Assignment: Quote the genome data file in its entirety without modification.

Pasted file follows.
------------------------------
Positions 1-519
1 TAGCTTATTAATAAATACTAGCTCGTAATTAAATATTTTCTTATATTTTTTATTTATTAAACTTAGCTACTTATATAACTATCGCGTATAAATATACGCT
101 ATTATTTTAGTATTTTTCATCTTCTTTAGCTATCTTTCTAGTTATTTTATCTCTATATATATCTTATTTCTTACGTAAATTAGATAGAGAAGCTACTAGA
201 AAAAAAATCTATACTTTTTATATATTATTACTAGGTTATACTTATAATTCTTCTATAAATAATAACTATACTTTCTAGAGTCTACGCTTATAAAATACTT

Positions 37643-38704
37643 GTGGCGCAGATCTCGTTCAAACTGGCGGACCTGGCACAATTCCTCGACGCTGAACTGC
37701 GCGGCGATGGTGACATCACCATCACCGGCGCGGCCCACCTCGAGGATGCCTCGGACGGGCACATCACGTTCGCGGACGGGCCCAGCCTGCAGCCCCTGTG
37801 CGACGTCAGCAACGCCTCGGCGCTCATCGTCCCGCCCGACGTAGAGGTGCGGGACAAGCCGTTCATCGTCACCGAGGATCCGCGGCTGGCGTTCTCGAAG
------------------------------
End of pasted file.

Positions 1-519
1 TAGCTTATTAATAAATACTAGCTCGTAATTAAATATTTTCTTATATTTTTTATTTATTAAACTTAGCTACTTATATAACTATCGCGTATAAATATACGCT
101 ATTATTTTAGTATTTTTCATCTTCTTTAGCTATCTTTCTAGTTATTTTATCTCTATATATATCTTATTTCTTACGTAAATTAGATAGAGAAGCTACTAGA
201 AAAAAAATCTATACTTTTTATATATTATTACTAGGTTATACTTATAATTCTTCTATAAATAATAACTATACTTTCTAGAGTCTACGCTTATAAAATACTT

Positions 37643-38704
37643 GTGGCGCAGATCTCGTTCAAACTGGCGGACCTGGCACAATTCCTCGACGCTGAACTGC
37701 GCGGCGATGGTGACATCACCATCACCGGCGCGGCCCACCTCGAGGATGCCTCGGACGGGCACATCACGTTCGCGGACGGGCCCAGCCTGCAGCCCCTGTG
37801 CGACGTCAGCAACGCCTCGGCGCTCATCGTCCCGCCCGACGTAGAGGTGCGGGACAAGCCGTTCATCGTCACCGAGGATCCGCGGCTGGCGTTCTCGAAG